Recruiting experience also has an impact on the overall happiness of potential hires. Slow responses and disorganized processes are frustrating and leave a bad taste in their mouth from the get-go. Using automated emails, video meetings, open lines of communication, and transparent processes can help keep this process smooth and enjoyable for both sides.
Optimize Your Onboarding Experience
The onboarding process can be long and poor experiences and training can lengthen the amount of time it takes for new employees to reach the same productivity levels as veteran staff members. Employee training classes, guidance from seasoned staff, and ensuring they have the resources they need to meet their goals and complete tasks early on helps with this early development.
This can be bolstered through the use of technology. Having a centralized hub of company information (such as an intranet) gives new hires an easy-to-use resource and having all of their daily-use tech (laptops, computers, devices, etc.) running smoothly can avoid speed bumps on the path toward full productivity.
All of this is even more important for remote workers who do not have the benefits of chatting around the water cooler to meet their coworkers. Schedule meet and greet meetings, establish communication lines, and train them in the use of your collaboration tools so they can access and help on projects early on.
Provide Professional Development Opportunities
Researchers have found a link between the number of developmental opportunities and an organization’s ability to keep talent.
It’s important to give people opportunities to improve and grow and show them that you’re willing to invest in them either financially or by allotting time in their schedule to focus on development tasks.
More professional development programs help people see their future at a company.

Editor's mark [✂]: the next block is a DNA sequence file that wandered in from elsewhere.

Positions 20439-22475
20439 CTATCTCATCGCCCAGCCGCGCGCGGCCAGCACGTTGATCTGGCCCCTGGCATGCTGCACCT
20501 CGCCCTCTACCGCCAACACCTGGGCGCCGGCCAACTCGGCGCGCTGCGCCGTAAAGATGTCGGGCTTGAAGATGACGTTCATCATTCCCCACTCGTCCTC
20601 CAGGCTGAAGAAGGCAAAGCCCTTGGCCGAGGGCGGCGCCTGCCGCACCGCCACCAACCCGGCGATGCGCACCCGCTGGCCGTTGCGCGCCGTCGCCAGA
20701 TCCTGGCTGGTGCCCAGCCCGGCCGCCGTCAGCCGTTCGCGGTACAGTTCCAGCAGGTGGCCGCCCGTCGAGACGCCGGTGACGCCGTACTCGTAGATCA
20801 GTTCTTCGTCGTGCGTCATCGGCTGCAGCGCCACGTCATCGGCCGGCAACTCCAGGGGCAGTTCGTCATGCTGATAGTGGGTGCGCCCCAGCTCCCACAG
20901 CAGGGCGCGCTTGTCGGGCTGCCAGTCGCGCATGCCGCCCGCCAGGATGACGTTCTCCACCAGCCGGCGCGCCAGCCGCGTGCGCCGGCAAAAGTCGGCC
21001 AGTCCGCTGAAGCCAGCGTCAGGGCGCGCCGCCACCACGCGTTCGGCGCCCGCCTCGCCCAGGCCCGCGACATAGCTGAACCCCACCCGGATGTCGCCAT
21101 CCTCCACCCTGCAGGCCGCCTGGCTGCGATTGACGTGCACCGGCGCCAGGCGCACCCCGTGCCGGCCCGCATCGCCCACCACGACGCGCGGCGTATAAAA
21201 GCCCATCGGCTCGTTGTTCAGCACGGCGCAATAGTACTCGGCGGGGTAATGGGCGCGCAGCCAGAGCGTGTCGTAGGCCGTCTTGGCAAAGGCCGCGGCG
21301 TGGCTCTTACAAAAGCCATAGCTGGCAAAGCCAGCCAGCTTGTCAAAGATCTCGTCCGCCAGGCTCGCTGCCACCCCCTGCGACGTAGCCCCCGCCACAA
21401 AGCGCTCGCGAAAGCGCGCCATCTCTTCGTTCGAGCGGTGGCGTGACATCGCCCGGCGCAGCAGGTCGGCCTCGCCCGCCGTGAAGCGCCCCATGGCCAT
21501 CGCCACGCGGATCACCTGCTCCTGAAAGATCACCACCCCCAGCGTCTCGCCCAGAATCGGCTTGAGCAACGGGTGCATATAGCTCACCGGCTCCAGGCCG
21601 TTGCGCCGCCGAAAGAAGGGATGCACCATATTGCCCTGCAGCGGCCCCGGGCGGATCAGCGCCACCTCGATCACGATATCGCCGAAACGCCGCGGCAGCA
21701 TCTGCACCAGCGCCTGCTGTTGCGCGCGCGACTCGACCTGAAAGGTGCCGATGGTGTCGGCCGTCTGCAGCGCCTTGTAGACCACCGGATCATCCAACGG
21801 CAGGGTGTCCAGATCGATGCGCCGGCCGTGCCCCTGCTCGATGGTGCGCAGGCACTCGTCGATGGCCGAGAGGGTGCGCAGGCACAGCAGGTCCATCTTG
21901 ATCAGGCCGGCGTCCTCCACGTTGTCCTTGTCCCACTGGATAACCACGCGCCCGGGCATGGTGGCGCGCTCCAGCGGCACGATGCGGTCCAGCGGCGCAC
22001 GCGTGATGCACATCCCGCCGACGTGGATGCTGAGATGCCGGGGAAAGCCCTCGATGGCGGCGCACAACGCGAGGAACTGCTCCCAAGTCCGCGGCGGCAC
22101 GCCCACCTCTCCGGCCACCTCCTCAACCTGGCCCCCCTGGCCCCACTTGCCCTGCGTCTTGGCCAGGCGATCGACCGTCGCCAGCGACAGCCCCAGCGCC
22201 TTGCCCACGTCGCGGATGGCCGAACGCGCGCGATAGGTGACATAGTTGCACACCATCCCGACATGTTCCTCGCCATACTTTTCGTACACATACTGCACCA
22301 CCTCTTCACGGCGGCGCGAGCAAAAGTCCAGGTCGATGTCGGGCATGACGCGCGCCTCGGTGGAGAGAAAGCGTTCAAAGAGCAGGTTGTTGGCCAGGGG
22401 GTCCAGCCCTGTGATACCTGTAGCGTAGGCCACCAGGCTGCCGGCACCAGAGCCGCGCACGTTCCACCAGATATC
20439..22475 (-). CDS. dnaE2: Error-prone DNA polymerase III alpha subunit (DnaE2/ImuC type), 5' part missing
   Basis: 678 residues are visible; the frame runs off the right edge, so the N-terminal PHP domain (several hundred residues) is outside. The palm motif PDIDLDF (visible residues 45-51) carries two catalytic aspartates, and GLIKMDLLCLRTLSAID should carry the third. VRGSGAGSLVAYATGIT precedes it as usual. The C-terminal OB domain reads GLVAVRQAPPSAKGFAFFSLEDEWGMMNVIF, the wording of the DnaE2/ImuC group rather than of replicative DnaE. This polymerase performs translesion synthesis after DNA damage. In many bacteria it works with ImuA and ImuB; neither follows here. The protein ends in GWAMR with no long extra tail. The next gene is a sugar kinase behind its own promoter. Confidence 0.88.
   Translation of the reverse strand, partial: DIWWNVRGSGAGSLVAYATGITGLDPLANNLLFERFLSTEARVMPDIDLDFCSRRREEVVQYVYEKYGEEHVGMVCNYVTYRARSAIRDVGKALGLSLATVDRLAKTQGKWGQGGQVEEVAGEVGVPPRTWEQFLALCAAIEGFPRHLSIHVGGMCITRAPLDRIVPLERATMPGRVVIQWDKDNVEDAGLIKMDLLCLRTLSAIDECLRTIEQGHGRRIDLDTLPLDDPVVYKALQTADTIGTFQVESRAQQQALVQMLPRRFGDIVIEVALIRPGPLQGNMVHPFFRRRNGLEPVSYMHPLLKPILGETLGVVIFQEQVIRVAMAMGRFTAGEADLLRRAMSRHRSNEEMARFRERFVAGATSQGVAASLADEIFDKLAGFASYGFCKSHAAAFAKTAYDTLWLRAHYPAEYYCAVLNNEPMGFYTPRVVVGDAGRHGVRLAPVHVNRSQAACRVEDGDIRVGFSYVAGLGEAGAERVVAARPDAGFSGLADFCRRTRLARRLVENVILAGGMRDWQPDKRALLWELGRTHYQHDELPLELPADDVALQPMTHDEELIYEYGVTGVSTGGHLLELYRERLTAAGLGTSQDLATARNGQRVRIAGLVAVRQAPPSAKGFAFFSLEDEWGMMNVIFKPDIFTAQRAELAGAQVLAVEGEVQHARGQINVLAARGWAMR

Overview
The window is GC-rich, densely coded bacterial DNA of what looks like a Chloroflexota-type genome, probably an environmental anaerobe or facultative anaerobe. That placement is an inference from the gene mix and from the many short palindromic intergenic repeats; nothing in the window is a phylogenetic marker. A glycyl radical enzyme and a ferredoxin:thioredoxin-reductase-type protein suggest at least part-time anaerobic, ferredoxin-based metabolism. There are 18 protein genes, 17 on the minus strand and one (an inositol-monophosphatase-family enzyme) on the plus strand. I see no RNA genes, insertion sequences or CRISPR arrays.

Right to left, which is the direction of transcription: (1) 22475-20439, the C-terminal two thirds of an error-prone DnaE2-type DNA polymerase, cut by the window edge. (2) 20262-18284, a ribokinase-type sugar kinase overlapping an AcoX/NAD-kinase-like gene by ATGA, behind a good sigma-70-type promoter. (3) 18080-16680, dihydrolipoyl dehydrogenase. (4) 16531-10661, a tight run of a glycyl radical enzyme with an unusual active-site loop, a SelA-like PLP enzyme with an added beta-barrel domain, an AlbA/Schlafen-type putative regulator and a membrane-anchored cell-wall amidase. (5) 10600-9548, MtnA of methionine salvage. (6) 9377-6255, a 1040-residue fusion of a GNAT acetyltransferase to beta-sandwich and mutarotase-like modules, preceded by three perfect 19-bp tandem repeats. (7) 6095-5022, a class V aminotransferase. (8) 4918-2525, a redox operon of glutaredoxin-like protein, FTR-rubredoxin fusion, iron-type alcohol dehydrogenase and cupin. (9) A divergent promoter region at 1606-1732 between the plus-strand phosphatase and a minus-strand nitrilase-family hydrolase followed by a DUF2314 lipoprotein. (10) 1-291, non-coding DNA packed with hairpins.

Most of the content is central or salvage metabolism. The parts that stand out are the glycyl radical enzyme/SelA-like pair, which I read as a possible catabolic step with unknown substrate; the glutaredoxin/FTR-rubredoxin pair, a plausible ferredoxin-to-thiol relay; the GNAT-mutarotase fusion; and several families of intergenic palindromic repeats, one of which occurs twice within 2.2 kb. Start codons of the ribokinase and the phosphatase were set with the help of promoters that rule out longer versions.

Build a Culture That Promotes Longevity
Though it has become often joked about, a strong “company culture” is still an important part of finding and retaining top talent.
77% of workers consider company culture in their job search
It can be defined in many ways, but it’s a summarization of how employees feel about their jobs, their coworkers, and the company. A business with a strong company culture is one that rewards employees for jobs well done, is fair when it comes to PTO and benefits, and sets a friendly, inviting tone to every employee to make them feel wanted, needed, and productive.
Attractive company culture is such a powerful tool for businesses because half of all workers would be willing to leave their current job for a lower-paying one in an organization that has a better culture.
Building a company culture typically starts with establishing foundational values—such as friendliness, customer service, innovation, etc.—and rewarding people for acting on them. Companies that have and reward these values are the ones who will build a culture that presents positive experiences for their workforce which is a massive step toward increasing employee retainment.
To increase retention, businesses need to address the key aspects of employee satisfaction by improving their overall experience from recruitment to hiring to everyday life. These strategies to retain employees can be used to improve their experience, build a positive company culture, and create an environment that gives people more reasons to stay.
Check out Impact's blog, How Businesses Can Use Recruitment Marketing for Talent Acquisition and Retention, to learn more about this topic!